Tuesday, December 23, 2014

Math Talk Videos

I made the choice to ignore a Common Core Math jab that appeared up on my Facebook feed this week, but I found myself thinking, "Oh no.  Here's another parent who thinks unkindly about the direction math is heading these days."  I believe it's a problem that teachers have a responsibility to address.  How can we help chip away at the pervasive negativity concerning math instruction?  I recently shared my thoughts and game plan for what I'm doing about it, and because I believe it's an important dilemma to tackle, I'm sharing the post again here for those who haven't read it yet.

If you saw that previous post, you'll know that I have a weekly habit of sharing kid math strategies with parents so they have a clearer picture of how their children are thinking about math.  All year I've been wanting to take it to a new level though.  My cousin David, who is the IT boss in the Boise district, gave me a great idea at the beginning of the year.  He talked about how cool it would be if parents could watch videos of kids explaining their thinking.  I was all over the idea.  It just took me half the year to figure out how to share personal videos on my weebly class website without it costing me a $40 upgrade.  I love what I'm able to do for my parents now.

After I've asked a mathematician to draw their solution to a problem on the board, they're given the opportunity to teach the rest of the class.  (Read this if you'd like more specifics.)  Now that I have a way to share videos with parents, I videotape math talks and share them on my class website, along with pictures of the strategies and my explanations, as I always have. 

Click on the photo to watch some recent math talk videos.

The more parents are invited into our classrooms to see and hear for themselves what math is doing for their children, the better they'll understand that the changes we're making are for the best.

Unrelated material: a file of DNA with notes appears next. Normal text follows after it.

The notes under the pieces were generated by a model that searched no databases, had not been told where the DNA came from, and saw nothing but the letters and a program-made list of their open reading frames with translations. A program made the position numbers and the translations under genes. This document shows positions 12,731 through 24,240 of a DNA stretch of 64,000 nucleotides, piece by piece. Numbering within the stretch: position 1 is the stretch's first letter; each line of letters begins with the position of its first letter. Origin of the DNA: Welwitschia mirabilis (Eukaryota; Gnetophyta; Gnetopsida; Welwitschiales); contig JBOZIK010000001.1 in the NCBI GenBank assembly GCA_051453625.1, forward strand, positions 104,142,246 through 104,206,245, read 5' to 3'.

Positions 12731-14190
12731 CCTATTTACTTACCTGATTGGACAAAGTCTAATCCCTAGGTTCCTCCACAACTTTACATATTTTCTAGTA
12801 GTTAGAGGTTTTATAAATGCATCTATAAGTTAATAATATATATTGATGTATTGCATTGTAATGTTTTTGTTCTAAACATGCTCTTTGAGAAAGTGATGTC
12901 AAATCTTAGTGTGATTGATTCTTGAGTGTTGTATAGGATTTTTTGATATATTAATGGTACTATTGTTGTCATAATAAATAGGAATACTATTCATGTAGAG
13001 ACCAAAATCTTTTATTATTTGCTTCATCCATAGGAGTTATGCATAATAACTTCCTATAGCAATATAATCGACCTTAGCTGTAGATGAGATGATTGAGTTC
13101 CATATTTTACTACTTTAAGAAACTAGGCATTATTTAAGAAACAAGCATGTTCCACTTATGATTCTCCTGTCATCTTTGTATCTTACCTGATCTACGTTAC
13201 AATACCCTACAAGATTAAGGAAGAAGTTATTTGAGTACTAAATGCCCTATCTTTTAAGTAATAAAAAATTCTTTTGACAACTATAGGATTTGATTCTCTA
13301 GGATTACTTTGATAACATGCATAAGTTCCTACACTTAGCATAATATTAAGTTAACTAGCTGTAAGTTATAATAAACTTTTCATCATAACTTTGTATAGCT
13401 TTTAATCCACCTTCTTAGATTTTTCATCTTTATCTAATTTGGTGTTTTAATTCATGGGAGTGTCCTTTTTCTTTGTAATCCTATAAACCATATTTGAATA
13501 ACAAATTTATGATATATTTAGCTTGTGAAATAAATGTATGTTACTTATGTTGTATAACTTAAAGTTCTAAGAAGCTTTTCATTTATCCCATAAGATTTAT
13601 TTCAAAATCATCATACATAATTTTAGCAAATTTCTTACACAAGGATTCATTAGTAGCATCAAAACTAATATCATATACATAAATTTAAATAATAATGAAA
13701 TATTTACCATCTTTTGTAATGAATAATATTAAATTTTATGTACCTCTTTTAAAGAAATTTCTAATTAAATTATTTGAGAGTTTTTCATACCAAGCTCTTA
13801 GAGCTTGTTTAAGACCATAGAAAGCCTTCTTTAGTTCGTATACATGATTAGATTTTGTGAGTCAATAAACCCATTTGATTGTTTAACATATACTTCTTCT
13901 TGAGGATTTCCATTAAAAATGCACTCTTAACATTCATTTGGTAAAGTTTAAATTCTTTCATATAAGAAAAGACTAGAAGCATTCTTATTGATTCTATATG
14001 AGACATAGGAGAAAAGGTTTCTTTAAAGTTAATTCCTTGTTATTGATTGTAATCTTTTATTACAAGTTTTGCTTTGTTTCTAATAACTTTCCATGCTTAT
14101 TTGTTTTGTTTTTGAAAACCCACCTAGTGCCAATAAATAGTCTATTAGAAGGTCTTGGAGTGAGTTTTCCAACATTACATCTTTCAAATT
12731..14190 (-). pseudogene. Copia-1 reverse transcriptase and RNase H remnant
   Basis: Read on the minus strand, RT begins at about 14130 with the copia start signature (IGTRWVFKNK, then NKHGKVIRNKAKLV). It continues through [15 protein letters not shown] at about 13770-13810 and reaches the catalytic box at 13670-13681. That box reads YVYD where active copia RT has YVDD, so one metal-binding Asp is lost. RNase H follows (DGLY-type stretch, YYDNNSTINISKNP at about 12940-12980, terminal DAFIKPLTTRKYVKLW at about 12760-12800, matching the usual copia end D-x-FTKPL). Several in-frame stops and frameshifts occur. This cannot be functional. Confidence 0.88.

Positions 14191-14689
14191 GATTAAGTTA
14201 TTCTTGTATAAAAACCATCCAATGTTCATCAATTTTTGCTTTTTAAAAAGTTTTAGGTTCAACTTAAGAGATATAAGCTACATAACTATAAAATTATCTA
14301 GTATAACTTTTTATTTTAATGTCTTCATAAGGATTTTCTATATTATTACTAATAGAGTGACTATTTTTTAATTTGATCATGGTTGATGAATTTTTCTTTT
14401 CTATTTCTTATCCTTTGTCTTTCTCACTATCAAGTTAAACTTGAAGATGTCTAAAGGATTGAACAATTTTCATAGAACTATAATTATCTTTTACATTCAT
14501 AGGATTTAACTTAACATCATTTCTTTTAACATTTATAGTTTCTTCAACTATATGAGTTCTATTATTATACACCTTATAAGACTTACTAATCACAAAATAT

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Saturday, December 20, 2014

Saturday Sayings: The Three Ps

That day Allie began rubbing her hands together in anticipation of our contextual math problem truly warmed my heart, partly because I did not grow up with an appreciation for story problems.  I did them out of obedience and nothing more.  Even though I earned good math grades, I rarely felt particularly successful with them either.  They were pretty much hard and not a bit on the fun side.  On the whole, it's safe to say I was not in possession of the three Ps Buschman refers to.  

Not all my kids rub their hands together like Allie, but neither are they grumbling and rolling their eyes, although it's always possible some do the math out of obedience like I did.  Regardless, I believe that most of my mathematicians have a different perspective of contextual problems than I.  In fact, I would describe them as fearless, which certainly goes hand and hand with the three Ps.  

What contributes to this fearless attitude that was so foreign to me all those years ago?  Reflecting on how math instruction has changed within my room over the past five or six years, the following factors are worth pointing out.  Problem solving does not take place in isolation.  Neither does problem solving equal one right way or require the use of a mysterious rule that must be memorized and followed.  "Solve it in a way that makes sense to you."  Differing paths to a solution are not only encouraged but highlighted and strategically used to the benefit of everyone.  With these things in place, I believe there are fewer reasons to be intimidated like I was. 

While I sense their fearlessness, I also want to be more aware of how I can intentionally instill patience, perseverance, and a positive attitude into my math instruction.  Those are skills that can be taught, and I need to look for ways to highlight and teach what each one looks and feels like when it comes to math problems.  If I do, Allie should be rubbing those hands together long after she leaves my classroom.

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Wednesday, December 17, 2014

Just Right Problems

I hope Tara from The Math Maniac doesn't mind that I'm piggybacking one of her recent posts about problem solving.   
She recently said, "If you don't see a range of strategies, these problems might be too hard or too easy for your students."  What an excellent reminder for those times when most everyone in the room solves a problem the same way.  I agree that there should be a range, although I'll admit I don't always see it.  Today I did, which says something about the problem I gave them.

8 reindeer pull Santa's sleigh.  Each reindeer has 2 antlers.  How many antlers are there altogether?

While the kids were solving the problem in their journals, I purposefully sought out a range of solutions and sent those particular mathematicians to the board to reproduce their strategies.  When it was time for our four math teachers to share, I purposefully chose the order they would share.  Look at them below and you'll see the progression.

The kids delivered today.  Isn't it amazing how much better they deliver when I have my act together?  The problems we choose are key.

By the way, Tara is a great resource for all things elementary math.  Go check her out.